Mansfield charity which is helping prevent future crimes bids for share of £300,000 funding

A Mansfield charity which empowers learning-disabled and autistic people to break down barriers of stigma and create positive change has welcomed a new opportunity for “lifeblood” funding.

By Shelley Marriott
Wednesday, 3rd August 2022, 10:51 am

OneConversation has developed a project teaming up with local schools to address stereotypes around disability that children and adolescents can be exposed to in their formative years.

It is having a big impact in changing perceptions at an early age, preventing the future potential for hate crime, by allowing young people to engage with and have an honest conversation with learning-disabled and autistic people and understand their experience more.

The charity relies on funding to keep running these important schemes and said a new opportunity for organisations like theirs to bid for a share £300,000 from Nottinghamshire’s Office of the Police and Crime Commissioner could make a huge difference to their viability and credibility.

OneConversation has made a bid for share of £300,000 from Nottinghamshire’s Office of the Police and Crime Commissioner

The Make Notts Safe thematic grants scheme allows organisations to bid for funding in three thematic areas – hate crime, rural crime and community crime – with £100,000 available in three categories.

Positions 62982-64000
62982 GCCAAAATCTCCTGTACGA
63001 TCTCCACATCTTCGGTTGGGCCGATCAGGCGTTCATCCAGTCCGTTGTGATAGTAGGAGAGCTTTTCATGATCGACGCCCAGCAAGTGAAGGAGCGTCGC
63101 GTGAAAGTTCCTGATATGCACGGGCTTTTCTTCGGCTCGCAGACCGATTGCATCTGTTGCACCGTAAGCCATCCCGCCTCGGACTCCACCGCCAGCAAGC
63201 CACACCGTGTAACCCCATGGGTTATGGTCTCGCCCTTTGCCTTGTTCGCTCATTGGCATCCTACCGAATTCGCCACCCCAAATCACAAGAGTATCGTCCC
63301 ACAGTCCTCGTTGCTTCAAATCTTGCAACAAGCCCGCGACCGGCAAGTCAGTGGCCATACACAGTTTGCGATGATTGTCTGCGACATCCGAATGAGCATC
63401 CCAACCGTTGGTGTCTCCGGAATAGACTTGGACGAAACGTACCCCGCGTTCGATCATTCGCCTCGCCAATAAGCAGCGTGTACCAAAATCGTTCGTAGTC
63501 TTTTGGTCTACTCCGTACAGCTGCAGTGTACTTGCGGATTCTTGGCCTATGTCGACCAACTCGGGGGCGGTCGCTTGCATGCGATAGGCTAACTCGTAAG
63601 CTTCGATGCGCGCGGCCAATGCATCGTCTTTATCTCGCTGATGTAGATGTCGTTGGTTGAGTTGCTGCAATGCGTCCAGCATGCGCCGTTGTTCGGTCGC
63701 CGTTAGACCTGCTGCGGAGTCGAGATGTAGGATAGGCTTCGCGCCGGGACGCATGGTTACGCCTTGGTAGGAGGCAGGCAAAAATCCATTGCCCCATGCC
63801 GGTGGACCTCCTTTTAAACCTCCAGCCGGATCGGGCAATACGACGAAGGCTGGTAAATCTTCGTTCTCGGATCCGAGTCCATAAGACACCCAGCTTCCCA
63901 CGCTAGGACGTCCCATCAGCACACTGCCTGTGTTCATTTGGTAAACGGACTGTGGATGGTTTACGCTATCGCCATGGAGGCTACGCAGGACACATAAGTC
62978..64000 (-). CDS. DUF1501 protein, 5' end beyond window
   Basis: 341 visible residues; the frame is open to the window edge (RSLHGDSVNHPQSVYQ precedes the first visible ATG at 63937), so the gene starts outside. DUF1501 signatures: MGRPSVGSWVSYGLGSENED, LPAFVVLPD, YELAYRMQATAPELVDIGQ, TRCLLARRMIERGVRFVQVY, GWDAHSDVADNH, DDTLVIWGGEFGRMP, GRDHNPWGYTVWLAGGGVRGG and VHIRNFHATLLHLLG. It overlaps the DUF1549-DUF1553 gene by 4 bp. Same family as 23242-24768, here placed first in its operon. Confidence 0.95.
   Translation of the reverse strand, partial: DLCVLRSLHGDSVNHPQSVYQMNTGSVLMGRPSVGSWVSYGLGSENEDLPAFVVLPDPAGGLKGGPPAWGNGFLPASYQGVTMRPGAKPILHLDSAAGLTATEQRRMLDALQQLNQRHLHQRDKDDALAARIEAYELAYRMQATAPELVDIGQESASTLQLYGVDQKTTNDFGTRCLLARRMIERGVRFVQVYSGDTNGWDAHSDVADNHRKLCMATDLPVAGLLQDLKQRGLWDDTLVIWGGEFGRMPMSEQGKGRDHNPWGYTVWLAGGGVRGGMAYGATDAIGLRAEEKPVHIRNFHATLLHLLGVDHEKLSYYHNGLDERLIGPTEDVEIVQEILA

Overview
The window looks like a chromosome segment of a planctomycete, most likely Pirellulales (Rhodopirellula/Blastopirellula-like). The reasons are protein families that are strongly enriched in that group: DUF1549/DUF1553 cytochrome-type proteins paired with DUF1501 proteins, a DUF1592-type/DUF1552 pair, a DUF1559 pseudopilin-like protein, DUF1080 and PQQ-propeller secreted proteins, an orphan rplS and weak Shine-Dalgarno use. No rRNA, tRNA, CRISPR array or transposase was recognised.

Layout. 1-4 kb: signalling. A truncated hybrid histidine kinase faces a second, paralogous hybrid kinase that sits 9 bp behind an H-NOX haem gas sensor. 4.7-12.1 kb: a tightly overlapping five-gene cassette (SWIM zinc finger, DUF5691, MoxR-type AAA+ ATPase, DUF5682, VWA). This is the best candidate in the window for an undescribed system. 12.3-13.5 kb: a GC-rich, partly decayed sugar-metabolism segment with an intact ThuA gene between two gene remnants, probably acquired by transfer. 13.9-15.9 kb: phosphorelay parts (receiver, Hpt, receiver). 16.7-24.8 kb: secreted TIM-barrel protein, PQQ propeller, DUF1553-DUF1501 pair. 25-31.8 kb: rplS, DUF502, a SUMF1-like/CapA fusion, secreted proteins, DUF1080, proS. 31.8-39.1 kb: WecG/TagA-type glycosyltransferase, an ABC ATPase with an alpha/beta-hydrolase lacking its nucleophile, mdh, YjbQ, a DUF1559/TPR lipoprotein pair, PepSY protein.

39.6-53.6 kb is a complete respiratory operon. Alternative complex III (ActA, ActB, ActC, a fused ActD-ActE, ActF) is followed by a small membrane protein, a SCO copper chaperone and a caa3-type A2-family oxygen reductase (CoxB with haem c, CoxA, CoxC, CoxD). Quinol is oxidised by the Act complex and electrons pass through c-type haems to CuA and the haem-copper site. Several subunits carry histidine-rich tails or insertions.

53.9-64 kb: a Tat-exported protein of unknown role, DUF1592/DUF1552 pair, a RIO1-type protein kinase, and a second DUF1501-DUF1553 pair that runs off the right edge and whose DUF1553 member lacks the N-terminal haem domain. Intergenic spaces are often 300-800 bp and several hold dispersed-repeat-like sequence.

Tracy Radford, activist at OneConversation, which has previously benefitted from funding from the Office of the Police and Crime Commissioner, said: “It makes all the difference.

"We lunge from project fund to project fund – this is the lifeblood of what we do – this is what sustains us. It allows us to continue to make a difference.

OneConversation was launched in 2018 as a group of activists who wanted to change the way learning-disabled and autistic people were treated. It started with organised public activism and protest and developed to include working with hundreds of children in Nottinghamshire schools to ensure learning-disabled and autistic people were not excluded from society. It became a registered charity in 2020.

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Activist Brad English said: “Young people are often the perpetrators of hate crime. We go to the future potential offenders and work with them through the art of honest conversation and discussion about life and their ideologies.

“It’s about being around learning disabled and autistic adults who would be potential victims of hate, to break down the stigma. We believe in positive engagement – shifting the thinking among young people.

“We base it on the principles of community psychology. Stigma and discrimination between groups can be addressed by contact and exposure and finding shared goals. We get consistently good feedback from pupils and teachers alike in terms of changing thinking.

“It is turning it on its head – going further upstream and stopping it before it happens.”

The Make Notts Safe thematic grants, from Nottinghamshire’s Office of the Police and Crime Commissioner, are open to all third-sector organisations and charities that are registered on Companies House or the Charity Commission.

Organisations can bid for multi-year funding over one, two or three years, with all funding being spent by March 2025 at the latest.

It is also possible for organisations to bid for funding in more than one of the three £100,000 funding pots.

The final deadline for applications is on September 15.